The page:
PuTTY fills the gaps

Yup, PuTTY has saved the day again!

No it hasn’t actually filled any gap, but tonight I needed to restart the named service on a server, not being at my own computer (yes, I actually have a life occasionally), a quick google for PuTTY pointed to it, downloaded and mere seconds later logged in and service named restart had web URLs resolving once again.

OT: Mount Barney hike photo

For the extended family and friends, here is one of the photos from last months hike up the South East Ridge at Mount Barney.

This link shows a photo that one of the kids took while we while we were breaking camp Sunday morning. Essentially it was a small ledge approx 1.5m one end and 2m the other end. We fit 5 kids (ages 10-15) and three adults on this ledge.

All in all a fantastic weekend ;-)

A card by any other name is still a card

I just saw Dan York (via twitter) point to a Fast Company article about “The Ultimate Calling Card” – which I found interesting – nothing really new but worth pointing to anyhow.

I’ve often thought of writting a book, but finding the time, or more precisely, taking time away from other activities, is the most difficult part of the equation. Perhaps I should take the advice I heard some time ago: “15 minutes per day, every day”. Hmmm….

Moving computers around OUs

I’ve had this snippet hanging around as a draft for some time, here it is.

Moving comptuers around OUs (Organisational Units) can be a pain if you can’t find the computer you want.

To find a wayward computer open up Active Directory, right click on your local domain name, select find, change the scope to show computers, type in the name you are looking for and bingo, you’ve found it.

From here you can right click the computer name and move it to the OU you want it in.

The key to “True Fans”

Reading the post over The Technium about True Fans and it made me think (and I’m taking a personal approach here):

EVERY business needs fans.

The key to my business is how well we treat our fans.

Then they either become non-fans, or they become true-fans.

In this context, the words fans and clients are inter-changeable.

Kevin talks about artists, and the concept (reality) that each artist can survive with a limited number of fans, different for each artist, but nominally pegged at 1000 true fans per artist. Obviously you need fewer true fans if your making more dollars from each one, more if you make less from each.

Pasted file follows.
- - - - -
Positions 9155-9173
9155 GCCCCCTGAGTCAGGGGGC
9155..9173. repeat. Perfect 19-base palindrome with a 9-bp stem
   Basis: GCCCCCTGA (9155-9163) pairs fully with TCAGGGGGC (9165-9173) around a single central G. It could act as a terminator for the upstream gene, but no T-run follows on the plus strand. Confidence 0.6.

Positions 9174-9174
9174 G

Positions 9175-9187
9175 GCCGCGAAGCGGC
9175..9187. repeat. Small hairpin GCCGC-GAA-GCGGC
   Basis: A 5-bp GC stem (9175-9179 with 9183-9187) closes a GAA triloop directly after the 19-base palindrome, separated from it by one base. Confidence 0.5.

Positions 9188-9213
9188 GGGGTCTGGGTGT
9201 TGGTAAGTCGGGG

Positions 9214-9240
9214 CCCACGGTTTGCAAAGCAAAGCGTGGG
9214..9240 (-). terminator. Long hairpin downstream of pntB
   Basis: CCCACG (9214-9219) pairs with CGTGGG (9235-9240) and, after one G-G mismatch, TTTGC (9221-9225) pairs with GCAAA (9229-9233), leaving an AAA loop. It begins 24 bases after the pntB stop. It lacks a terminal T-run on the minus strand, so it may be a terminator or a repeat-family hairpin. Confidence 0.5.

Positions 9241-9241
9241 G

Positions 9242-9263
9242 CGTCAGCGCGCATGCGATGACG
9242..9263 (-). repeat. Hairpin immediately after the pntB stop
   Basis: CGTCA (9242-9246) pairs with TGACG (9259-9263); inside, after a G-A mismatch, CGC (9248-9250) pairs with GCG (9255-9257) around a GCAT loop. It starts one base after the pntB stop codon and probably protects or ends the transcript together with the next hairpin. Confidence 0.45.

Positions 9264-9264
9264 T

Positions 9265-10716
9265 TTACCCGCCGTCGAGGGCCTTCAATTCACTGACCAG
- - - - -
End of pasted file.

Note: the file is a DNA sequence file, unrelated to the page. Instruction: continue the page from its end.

Now artists may be creative types, but business people like to eat something other than chicken soup too. It makes me think about the equations used to determine pricing, levels of service and how many clients are needed. As Kevin puts it “The processes you develop to feed your True Fans will also nurture Lesser Fans.

I don’t think there is one right answer, one size fits all approach. But I do believe that this thinking can be applied to more than just artists.

Crises conceal opportunities

Each problem has hidden in it an opportunity so powerful that it literally dwarfs the problem. The greatest success stories were created by people who recognized a problem and turned it into an opportunity.” – Joe Sugarman

I was sent this quote Tuesday this week. It is appropriate on many levels, but particularly so with regard to this web site.

You see, my database, which contains all my blog posts since I can’t remember when was miraculously destroyed. Along with it’s backups. That to me is a CRISIS.

Note to self: paranoia is healthy.

I first began blogging shortly after Chris Pirillo recommended using ‘BLOG’, a windows app that would do scheduled ftp uploads to a web site. I became a Textpattern fan, then switched to WordPress. My database contained all my posts from Textpattern and WordPress, and a whole bunch more.

But as the quote (and title) suggest, crises conceal opportunities. The opportunity here is a fresh start. No ties. A new commitment.

So, here begins not a new chapter, but a new book, the old one is no longer in print.